(22) A Full Bench of the Allahabad High Court in Ganga Ram v. Smt. Phulwati : AIR1970All446 has dealt with the large number of cases of various High Courts on this question. After a consideration of all the cases and the relevant provisions of law, it was observed:-
'IT is not the duty of the plaintiff to prove that the defendant, after having received notice, had actually read it and undrstood its contents. Similarly, where the registered envelope contains a correct address of the tenant and the addressee either cannot be met or refuses to take notice, there appears to be no reason why the notice should not be deemed to have been properly served on the addressee.'
(23) There is preponderance of authority for this view as is evident from the cases reported in : AIR1965All287 . We are in respectful agreement with it.
(24) It, thereforee, follows that even in a case of refusal, the notice should be deemed or persumed to have been properly served on the addressee according as the notice has been sent by registered post or under certificate of posting. It is, thereforee, immaterial whether the name of the landlord is indicated on the envelope or cover containing the notice We say with respect that the decision of Dalip Kapur, J., in Kaku Mall's case (S.A.O. No. 417 of 1968, supra) is not correct while the decision of the learned Judge in B. Prasad v. Ram Dev (S.A.O. No. 256 of 1971, supra) is correct.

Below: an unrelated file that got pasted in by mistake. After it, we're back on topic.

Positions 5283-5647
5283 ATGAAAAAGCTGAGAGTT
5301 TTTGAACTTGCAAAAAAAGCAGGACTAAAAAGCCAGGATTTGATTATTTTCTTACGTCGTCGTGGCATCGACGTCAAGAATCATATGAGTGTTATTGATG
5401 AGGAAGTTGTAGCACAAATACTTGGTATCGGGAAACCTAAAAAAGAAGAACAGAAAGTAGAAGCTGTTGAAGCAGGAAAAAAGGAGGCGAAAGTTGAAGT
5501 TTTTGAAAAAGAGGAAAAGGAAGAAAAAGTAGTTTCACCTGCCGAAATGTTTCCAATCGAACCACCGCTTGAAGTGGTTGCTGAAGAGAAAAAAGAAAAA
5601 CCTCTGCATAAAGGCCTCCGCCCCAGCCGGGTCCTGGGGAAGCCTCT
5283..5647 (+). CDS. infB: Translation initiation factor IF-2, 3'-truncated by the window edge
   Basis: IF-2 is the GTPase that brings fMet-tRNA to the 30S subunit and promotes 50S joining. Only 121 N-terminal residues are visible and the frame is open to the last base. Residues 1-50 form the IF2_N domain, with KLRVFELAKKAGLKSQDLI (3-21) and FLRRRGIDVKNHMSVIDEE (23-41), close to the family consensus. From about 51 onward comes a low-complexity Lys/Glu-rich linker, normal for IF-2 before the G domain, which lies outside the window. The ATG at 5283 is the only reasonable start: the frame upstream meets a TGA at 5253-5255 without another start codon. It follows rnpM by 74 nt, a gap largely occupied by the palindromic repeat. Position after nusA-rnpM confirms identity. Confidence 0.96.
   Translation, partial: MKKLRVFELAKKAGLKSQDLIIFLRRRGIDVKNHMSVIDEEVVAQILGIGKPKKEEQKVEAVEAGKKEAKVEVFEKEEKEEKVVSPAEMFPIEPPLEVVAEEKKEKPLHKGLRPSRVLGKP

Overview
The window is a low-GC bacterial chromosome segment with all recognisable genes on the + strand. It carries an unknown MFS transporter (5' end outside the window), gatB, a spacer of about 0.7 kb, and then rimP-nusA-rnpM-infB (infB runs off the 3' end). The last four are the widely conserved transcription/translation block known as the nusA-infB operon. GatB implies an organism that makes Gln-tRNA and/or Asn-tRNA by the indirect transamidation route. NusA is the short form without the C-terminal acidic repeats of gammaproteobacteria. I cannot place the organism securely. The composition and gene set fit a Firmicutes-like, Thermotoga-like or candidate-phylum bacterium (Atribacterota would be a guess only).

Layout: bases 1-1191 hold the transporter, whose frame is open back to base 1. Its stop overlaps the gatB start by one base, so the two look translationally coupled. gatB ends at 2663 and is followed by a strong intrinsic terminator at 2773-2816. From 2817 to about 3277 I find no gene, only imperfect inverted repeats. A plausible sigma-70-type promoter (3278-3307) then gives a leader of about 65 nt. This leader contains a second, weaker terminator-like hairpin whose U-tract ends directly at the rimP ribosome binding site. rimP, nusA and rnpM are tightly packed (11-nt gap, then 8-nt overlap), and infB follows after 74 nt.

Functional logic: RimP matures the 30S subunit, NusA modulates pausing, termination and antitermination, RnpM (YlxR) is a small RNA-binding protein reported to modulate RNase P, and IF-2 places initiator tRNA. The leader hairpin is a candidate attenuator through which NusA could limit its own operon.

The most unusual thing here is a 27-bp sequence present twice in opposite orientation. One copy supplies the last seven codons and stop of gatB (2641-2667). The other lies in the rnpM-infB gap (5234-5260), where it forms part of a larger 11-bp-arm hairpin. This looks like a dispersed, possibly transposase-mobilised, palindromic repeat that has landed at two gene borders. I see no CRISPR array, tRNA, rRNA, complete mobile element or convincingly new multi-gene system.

(25) Assuming, thereforee, that the tenant in each of these appeals had refused to accept the notice, he must be deemed or presumed, as the case may be, to have been duly served with the notice notwithstanding that the name of the landlord was not indicated on the envelope or cover containing it.
(26) The appeals will now be listed before a learned Single Judge for disposal. Costs of this reference will abide the event.